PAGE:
Aquinas uses the term ‘accidents (faculties) that inhere in our substance or nature’.

Others speak of the ‘deep-self’ and ‘superficial self’.

Keating and Main often speak of the ‘centre’ and the periphery

Scripture often speaks of the ‘heart’, which, I think, is often equivalent to ‘centre’.

Paul Tillich and others speak of the ‘ground of one’s being’.

Others talk of the ‘roots of our being’. Roots differ from branches

Zen speaks of ‘Buddha nature’ because it has the capacity to bring about enlightenment, when it is properly cultivated.

The psyche or mind or self is often compared to an iceberg. We see clearly the top of the iceberg but we do not see clearly the huge mass of ice under the water. We would be greatly mistaken if we assumed that the iceberg consisted solely of the little bit of ice above the surface of the sea. In similar fashion if we pay all our attention to regulating the activities of the conscious mind and neglect what is below consciousness we are making a great mistake in our efforts to become fully human beings. If all our formation is intellectual and we ignore the formation of the spirit and deep self we are not giving ourselves a full human formation. We are not laying a proper foundation on which grace can build.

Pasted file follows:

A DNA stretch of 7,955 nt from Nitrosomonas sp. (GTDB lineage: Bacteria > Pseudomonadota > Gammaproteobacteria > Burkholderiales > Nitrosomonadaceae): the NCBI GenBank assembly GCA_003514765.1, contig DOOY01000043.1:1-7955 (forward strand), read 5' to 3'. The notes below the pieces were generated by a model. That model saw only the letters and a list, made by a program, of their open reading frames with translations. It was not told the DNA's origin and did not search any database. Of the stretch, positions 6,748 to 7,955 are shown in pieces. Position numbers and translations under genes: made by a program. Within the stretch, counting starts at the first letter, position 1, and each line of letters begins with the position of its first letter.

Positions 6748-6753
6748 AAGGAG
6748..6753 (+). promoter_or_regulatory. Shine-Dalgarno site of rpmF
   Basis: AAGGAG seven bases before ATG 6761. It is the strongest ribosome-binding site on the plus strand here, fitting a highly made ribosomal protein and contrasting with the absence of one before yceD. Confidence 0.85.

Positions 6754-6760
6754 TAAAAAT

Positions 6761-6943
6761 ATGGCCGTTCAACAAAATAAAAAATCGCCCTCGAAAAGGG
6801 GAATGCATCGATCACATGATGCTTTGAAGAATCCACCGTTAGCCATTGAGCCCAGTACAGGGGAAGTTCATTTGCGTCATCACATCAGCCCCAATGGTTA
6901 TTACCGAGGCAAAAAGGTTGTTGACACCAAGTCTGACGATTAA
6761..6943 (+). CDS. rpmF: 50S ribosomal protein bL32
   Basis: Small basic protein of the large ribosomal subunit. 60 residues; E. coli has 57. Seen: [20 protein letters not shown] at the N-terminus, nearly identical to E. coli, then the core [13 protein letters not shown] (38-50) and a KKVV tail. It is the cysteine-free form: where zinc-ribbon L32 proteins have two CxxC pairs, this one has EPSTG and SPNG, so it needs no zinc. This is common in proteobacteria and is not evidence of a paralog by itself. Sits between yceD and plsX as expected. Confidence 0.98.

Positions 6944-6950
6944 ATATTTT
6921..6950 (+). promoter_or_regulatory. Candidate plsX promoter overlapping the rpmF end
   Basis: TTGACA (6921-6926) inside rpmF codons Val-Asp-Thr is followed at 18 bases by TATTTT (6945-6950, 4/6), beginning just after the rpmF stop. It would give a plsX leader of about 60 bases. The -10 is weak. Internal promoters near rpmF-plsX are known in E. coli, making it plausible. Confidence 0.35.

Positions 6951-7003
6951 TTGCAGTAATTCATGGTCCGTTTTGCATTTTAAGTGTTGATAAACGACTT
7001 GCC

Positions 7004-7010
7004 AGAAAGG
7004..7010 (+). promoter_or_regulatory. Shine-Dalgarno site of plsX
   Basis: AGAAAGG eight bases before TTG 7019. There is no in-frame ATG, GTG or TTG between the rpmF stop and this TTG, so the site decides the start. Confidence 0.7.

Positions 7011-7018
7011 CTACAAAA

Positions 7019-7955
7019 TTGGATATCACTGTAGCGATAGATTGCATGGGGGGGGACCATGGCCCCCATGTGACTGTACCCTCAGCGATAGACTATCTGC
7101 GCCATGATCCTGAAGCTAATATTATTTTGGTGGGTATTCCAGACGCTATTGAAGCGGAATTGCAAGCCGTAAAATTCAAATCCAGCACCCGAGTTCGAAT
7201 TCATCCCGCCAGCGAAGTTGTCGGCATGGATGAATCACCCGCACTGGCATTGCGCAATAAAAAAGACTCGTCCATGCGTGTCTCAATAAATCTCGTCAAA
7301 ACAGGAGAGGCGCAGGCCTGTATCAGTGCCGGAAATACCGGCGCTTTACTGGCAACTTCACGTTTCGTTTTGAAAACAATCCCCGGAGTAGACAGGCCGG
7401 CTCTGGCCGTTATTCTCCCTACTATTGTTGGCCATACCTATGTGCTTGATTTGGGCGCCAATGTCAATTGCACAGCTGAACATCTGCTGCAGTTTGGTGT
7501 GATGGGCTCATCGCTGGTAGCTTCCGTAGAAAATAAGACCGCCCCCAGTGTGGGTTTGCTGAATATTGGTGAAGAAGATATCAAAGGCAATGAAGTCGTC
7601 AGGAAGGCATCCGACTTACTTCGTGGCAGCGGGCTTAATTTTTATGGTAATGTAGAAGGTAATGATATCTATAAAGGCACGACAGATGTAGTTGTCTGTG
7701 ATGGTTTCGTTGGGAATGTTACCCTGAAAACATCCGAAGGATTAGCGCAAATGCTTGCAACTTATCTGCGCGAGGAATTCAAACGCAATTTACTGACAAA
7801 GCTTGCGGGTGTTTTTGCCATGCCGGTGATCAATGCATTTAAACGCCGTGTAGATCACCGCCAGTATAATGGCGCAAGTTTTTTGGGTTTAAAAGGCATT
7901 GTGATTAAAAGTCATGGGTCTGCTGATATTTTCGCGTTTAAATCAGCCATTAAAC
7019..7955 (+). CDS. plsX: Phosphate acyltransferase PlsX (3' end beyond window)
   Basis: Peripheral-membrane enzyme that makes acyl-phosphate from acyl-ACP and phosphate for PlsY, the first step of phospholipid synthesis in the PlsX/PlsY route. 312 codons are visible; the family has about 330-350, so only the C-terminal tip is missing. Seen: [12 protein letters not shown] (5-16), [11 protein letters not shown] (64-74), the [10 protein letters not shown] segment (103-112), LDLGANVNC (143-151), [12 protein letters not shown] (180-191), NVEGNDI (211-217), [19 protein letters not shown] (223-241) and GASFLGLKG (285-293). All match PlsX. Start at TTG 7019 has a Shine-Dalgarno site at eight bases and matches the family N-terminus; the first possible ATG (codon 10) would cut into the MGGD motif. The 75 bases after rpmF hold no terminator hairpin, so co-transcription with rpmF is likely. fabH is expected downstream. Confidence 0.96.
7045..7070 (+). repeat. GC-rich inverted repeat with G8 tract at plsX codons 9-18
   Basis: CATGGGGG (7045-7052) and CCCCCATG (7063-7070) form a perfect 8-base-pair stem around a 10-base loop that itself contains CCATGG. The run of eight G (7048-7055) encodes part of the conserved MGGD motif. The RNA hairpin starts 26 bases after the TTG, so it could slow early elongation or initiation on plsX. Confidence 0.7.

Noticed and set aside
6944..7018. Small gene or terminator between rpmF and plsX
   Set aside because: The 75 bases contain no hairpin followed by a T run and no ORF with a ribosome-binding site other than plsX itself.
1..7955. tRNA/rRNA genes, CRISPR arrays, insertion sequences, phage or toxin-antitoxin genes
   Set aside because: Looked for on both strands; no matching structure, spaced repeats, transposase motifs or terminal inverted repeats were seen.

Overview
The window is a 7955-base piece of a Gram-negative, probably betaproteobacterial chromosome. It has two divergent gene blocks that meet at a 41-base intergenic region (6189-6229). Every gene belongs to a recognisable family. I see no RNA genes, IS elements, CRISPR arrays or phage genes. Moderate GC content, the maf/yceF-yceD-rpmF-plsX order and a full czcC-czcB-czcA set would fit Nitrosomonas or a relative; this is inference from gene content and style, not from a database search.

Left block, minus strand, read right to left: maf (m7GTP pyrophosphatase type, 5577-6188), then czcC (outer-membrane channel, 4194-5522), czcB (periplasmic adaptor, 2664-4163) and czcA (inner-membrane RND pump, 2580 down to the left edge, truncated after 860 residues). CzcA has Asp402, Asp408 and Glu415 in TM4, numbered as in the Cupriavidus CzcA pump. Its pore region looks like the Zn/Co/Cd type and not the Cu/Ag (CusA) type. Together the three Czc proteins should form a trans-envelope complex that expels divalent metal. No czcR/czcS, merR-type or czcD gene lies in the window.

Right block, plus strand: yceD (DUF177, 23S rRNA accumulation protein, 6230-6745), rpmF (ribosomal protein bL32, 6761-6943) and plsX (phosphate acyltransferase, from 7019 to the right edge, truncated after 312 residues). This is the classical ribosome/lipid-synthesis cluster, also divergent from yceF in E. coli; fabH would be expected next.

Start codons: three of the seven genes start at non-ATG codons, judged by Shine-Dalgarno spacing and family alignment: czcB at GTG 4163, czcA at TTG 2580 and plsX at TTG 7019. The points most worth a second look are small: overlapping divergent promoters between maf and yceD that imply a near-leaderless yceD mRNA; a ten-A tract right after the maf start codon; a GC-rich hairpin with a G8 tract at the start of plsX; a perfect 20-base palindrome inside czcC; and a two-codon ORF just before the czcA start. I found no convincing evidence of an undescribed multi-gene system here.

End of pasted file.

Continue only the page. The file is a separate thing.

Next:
Since grace builds on nature we have a duty to become fully human so that we may become fully divine.

Since grace builds on nature we have a duty to become fully human so that we may become fully divine. We must water the roots of our being if we are to develop our full human potential. “The glory of God is a human being fully alive” (St. Irenaeus), at the level of consciousness and at the level of the deep-self. We need to cultivate root and branches; spirit, soul and body. Integral human formation must not be merely intellectual; it must also include the heart and deep-self.

To sum up: grace builds on nature. Therefore, it is desirable that we develop our full human potential. We need to integrate with conscious activity the energies of the deep-self so as to be fully alive. The principle reason for becoming more human is that God may be able to use us more effectively to accomplish his purposes in our lives.